6 Extreme Cycling Events Around the World
There are plenty of ways for cyclists to push themselves. You can always try to add another 10 miles, reach for one more climb or train for a more competitive race.
But sometimes that’s not enough. Some of us are driven to extremes. If you’re itching to test your limits, we’ve got a bucket list just for you. These are some of the most extreme cycling events around the world.
While it’s true that many of these are already canceled for 2020 — or at least postponed — due to the coronavirus pandemic, there’s nothing like a little dreaming and planning to get you through to when cycling events are back. So, whether you need something to train for or just want to marvel at how crazy some ultra-cyclists can get, here’s our ultimate list of the biggest cycling events in the world.
Race Across America (U.S.)
It may not be quite as crazy as Forrest Gump running across America, but it’s close. The Race Across America (RAAM), which began in 1982, is ultra-cycling’s oldest event. This major cycling race takes place every June and runs from Oceanside, California, to Annapolis, Maryland — a total distance of nearly 3,000 miles (4,500 kilometers).
Amateur and professional racers from all over the world ride in RAAM solo or in teams of two, four or eight. They race day and night, pushing themselves to the limit. Many don’t finish. For those who do, it typically takes eight to 10 days of nearly uninterrupted riding (many riders just take power naps). The record is currently held by Austrian Christoph Strasser at seven days, 15 hours and 56 minutes.
Dragon Devil (Wales)
Some extreme cycle races aren’t all about distance. This short little race clocks in just shy of 190 miles (300 kilometers), but it punishes even the toughest riders. When it’s all said and done, participants climb nearly 3 miles (5,000 meters) from start to finish.
The brutal climbs culminate in Devil’s Staircase, a mind-bending road full of hairpin turns and an average gradient of 12.5%. It’s an ascent only for the fittest of the fit. It will have you so winded you might forget to notice you’re rolling through the beautiful Welsh countryside.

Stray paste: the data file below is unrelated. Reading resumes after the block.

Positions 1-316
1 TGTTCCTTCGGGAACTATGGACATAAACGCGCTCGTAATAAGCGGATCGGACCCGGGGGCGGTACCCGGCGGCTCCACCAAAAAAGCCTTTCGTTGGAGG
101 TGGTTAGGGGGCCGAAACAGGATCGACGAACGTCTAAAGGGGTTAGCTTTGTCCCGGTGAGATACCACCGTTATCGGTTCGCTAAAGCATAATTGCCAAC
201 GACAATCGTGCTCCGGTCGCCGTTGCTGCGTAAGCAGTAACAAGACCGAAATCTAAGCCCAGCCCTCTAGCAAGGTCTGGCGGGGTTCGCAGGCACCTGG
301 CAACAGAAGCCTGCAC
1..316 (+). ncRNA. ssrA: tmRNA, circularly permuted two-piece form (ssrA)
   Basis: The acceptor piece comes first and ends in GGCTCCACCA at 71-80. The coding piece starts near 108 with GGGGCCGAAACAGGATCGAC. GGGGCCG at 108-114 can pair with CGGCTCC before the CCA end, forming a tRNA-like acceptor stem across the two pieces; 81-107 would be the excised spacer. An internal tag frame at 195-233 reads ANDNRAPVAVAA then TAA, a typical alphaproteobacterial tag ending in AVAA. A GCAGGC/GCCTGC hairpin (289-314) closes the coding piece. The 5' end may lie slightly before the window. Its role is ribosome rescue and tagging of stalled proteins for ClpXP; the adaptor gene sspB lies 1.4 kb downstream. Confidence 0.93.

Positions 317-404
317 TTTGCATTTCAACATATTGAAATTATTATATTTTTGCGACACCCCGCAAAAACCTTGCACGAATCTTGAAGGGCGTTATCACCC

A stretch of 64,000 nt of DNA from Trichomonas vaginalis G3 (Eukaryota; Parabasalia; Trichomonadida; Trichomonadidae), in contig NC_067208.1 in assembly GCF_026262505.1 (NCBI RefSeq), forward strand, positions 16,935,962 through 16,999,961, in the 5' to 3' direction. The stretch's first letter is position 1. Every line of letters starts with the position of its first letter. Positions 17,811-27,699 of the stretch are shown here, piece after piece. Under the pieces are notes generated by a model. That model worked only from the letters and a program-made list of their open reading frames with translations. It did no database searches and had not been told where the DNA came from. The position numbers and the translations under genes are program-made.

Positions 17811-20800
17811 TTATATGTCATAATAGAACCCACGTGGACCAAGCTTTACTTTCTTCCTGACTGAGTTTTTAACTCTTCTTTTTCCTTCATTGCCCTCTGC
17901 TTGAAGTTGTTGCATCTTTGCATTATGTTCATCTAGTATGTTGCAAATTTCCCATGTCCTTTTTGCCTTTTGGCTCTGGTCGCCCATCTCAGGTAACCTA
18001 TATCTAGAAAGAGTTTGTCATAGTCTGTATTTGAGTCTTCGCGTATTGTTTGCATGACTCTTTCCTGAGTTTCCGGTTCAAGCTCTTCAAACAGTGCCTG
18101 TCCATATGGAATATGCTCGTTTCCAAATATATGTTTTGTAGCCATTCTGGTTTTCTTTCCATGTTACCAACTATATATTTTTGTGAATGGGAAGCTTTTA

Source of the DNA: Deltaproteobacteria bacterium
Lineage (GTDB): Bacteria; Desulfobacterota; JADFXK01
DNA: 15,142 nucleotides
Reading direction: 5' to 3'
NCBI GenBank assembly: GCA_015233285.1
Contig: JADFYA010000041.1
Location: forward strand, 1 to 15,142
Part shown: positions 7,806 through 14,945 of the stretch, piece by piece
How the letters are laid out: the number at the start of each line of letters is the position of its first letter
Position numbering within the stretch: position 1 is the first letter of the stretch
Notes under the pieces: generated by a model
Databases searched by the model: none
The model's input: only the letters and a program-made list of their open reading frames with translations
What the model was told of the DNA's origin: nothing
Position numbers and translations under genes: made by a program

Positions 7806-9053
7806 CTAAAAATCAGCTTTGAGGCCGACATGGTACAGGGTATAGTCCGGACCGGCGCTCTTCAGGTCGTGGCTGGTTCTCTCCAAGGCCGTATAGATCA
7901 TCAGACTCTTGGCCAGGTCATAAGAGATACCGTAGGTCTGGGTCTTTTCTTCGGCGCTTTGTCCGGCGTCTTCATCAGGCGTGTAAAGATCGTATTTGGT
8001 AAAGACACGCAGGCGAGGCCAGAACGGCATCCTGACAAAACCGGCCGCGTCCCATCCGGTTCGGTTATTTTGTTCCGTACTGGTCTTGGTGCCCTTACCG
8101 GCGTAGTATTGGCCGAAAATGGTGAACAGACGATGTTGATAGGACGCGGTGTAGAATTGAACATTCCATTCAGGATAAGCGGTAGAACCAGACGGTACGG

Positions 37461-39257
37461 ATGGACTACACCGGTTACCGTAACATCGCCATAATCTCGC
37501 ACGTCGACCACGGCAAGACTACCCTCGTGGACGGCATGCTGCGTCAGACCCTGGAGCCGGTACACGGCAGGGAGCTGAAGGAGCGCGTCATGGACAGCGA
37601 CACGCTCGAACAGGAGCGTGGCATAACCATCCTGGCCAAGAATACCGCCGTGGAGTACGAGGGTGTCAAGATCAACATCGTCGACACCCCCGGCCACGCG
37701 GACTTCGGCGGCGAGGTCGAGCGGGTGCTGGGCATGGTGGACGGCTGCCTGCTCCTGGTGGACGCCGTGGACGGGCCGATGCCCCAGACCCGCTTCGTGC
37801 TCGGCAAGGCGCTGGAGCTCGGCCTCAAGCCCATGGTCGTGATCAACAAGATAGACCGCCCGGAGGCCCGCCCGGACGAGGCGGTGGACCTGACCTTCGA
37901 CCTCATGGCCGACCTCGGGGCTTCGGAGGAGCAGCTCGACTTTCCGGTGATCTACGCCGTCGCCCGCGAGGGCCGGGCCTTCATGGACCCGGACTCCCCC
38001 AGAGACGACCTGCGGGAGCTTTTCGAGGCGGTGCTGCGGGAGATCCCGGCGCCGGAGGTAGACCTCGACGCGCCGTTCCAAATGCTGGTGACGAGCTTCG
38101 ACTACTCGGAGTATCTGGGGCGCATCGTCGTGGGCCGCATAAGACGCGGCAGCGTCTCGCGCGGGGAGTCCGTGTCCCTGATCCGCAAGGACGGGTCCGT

Founded in 2013, the European version of RAAM changes a little every year and takes riders between 2,000 and 2,600 miles (3,200–4,200 kilometers) across continental Europe in July. The 2020 race, which has been postponed, was scheduled to run from Brest in western France to Burgas in Bulgaria.
The Transcontinental is a fully self-supported race, meaning that ultra-cyclists must plan and execute their own routes and choose their own resting stops. They can’t accept any outside assistance during the event. Apart from hitting the four checkpoints, they’re on their own — toting their own equipment and all. Most riders complete the race in seven to 10 days.
Absa Cape Epic (South Africa)
Unlike the Transcontinental, this ride is fully serviced so riders can focus solely on racing. But that doesn’t mean it falls short of its name. Not even close — in fact, this is the only race classified as “hors catégorie" (beyond category) by the UCI, so “epic” seems a fitting appellate.
Like some of the other biggest cycling events in the world, the exact route changes each year, but the March event takes 680 two-person cyclist teams roughly 430 miles (700 kilometers) across the Western Cape of South Africa. It features an especially challenging mix of terrain, from dusty roads and forest single tracks to rock climbs and difficult descents. Over roughly eight days, riders gain more than 10 miles (16,000 meters) in elevation.
Taiwan KOM (Taiwan)
If you thought the Dragon Devil sounded like too much of a slog, then think twice about this race. At only 65 miles (105 kilometers), it’s the shortest event on our list, but that doesn’t make it any less intense.
In fact, this event, which happens every October, is only for the most anaerobically extreme cyclists. You’ll climb 2 miles (3,275 meters) in that short distance, so — if you make it — your legs won’t soon forget the burn. Some of the best cyclists have called it their “hardest single day on the bike.”
Trans-Siberian Extreme (Russia)
This race is the beast of all beasts — the ultimate test of endurance. Comprising 15 stages, stretching over 5,657 miles (9,105 kilometers), and passing through eight time zones over 25 days, this is a truly extreme cycling event.
As cyclists race across Russia, they pass through five distinct climate zones, making this an especially difficult event to train for. Many of the solo participants don’t even finish. If you’re new to the world of extreme cycling, you may want to start with some of these others before you test yourself at this one.
Cyclists will never fail to come up with new ways to test their limits. These are just a few of the most intense and most famous bike races around the world. Maybe you have a favorite that’s not on this list. If so, let us know in the comments below.